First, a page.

Tuesday was the official first day of the political season, with Labor Day finally behind us, and I woke up to this screaming headline in Politico's Playbook: "New wave of polls points to Nov. blowout - Stu Rothenberg moves 20 House races toward GOP." Cable TV was dominated by similar apocalyptic reports from the future, mainly based on two new polls with bad news for Democrats.
The Wall St. Journal/NBC News poll found that Republicans have a 9 point advantage in generic national ballot preferences; the Washington Post/ABC poll found the GOP held a 13 point lead. (It's worth noting, however, that Gallup's weekly tracking poll, which found a 10 point GOP lead last week, has the parties tied today; go figure.) There was other disturbing news in the two media polls, most notably that voters have gotten less confident in the Democrats' ability to fix the economy and now trust Republicans more on that front.
That's terrible news. It's also a sign that maybe voters aren't paying attention yet. What have the Republicans offered to prove they would deal with the flagging economy any better since they wrecked it under George W. Bush? Disgraced former House GOP leader Tom Delay promised his party would "repeal" everything the Democrats have done. That's inspiring! Can't you just imagine John Boehner inviting Lily Ledbetter to an unsigning ceremony, when they undo the equal pay law that bears her name? I'm getting a little teary. Or a big Senate ritual where Mitch McConnell brings 20-something jobseekers who are, for now, safely on their parents' health insurance plans, to ceremonially strip them of their protection. There are so many heart-warming possibilities. The partying on Wall Street that would greet a GOP win requires no imaginative satire; that would actually happen.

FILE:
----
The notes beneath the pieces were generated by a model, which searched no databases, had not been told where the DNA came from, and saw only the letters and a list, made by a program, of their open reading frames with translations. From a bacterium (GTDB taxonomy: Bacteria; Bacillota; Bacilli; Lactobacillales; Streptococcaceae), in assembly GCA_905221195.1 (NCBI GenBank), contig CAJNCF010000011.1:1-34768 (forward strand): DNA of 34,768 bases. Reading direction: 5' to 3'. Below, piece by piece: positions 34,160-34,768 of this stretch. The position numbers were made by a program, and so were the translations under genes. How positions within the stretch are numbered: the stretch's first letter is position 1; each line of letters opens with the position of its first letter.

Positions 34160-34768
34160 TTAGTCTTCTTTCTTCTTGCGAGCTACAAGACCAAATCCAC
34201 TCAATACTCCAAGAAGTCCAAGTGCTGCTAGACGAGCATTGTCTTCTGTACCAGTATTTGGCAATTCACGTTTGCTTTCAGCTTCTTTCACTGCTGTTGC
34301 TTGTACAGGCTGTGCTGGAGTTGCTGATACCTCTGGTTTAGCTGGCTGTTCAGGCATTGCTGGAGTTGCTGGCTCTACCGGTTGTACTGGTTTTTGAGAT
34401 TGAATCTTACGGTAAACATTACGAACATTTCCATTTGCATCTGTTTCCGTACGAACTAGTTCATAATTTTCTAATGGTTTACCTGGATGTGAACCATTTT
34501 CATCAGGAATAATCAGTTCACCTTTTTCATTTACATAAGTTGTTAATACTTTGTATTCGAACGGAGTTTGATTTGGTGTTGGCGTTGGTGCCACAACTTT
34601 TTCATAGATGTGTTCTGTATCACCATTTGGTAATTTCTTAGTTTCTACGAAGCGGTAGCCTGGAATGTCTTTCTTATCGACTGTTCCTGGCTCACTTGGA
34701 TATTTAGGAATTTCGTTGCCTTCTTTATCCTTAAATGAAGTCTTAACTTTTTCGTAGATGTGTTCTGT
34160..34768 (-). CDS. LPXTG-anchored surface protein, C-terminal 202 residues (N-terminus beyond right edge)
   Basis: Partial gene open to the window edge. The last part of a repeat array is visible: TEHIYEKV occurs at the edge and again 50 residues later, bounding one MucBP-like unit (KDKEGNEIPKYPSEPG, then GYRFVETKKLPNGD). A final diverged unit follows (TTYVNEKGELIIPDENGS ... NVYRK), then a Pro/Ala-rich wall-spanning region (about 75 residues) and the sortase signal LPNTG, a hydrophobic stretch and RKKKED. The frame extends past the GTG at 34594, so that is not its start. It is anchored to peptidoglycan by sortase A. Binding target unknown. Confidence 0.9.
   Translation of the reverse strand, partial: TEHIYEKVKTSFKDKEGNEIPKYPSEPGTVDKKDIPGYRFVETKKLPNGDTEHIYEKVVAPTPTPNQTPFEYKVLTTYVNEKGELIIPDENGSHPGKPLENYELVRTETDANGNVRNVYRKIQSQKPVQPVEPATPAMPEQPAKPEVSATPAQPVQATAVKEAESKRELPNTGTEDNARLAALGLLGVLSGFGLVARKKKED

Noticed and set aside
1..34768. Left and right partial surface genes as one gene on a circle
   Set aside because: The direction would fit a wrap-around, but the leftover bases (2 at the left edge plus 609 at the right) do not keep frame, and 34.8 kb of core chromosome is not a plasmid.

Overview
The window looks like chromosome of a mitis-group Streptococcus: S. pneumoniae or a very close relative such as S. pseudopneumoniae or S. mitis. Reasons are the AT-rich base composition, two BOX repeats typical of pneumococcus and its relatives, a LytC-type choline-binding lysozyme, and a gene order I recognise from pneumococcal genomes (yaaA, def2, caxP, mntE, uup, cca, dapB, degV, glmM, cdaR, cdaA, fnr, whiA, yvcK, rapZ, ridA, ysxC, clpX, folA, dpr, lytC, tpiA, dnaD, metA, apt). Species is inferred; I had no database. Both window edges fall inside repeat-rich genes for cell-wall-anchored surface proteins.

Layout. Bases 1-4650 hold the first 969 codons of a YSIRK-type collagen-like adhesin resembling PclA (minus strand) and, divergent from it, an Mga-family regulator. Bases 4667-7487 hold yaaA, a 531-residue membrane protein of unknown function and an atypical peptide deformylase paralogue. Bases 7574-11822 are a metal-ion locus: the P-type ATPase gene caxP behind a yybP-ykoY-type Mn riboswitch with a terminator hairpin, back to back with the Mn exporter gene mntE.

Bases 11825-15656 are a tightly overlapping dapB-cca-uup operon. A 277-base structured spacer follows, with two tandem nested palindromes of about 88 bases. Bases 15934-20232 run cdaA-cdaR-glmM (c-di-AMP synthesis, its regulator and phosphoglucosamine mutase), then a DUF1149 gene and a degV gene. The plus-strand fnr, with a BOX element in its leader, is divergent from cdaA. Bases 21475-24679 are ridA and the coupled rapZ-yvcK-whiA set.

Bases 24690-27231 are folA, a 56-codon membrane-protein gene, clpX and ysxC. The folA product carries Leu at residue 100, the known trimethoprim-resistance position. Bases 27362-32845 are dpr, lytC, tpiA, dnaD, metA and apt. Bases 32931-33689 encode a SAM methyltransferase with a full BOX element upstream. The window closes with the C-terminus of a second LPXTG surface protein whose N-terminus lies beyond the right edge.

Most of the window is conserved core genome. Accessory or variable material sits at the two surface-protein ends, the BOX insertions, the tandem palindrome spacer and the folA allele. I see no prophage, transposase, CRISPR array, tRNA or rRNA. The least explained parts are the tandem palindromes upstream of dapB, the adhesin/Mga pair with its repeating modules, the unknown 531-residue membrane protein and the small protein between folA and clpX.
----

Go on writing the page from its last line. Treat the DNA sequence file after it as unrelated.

I don't want to sugarcoat the Democrats' obstacles from here to November. It doesn't look great. But there's an MSM groupthink going on where for now, there's a rush to be the one to declare the Dems are in the WORST trouble. Soon, someone will decide to get attention by going counterintuitive, and suggest things aren't so bad for the Dems. Then, finally, we'll have the actual election and know what happened.
I think smart Democrats who back job-creation plans and articulate what their party stands for will do better than we expect; and it's also a time when going negative is both fair and crucial for Democrats. Republicans want to extend tax cuts for the rich and tax breaks for corporations that offshore jobs, and liberate Wall Street to create the same toxic products that make bankers rich and the country poor. As voters focus on the GOP alternative, if the Democrats are doing their job, all these races are going to become more competitive. It's going to be an interesting couple of months.
I talked about all of this on MSNBC's "The Ed Show" today.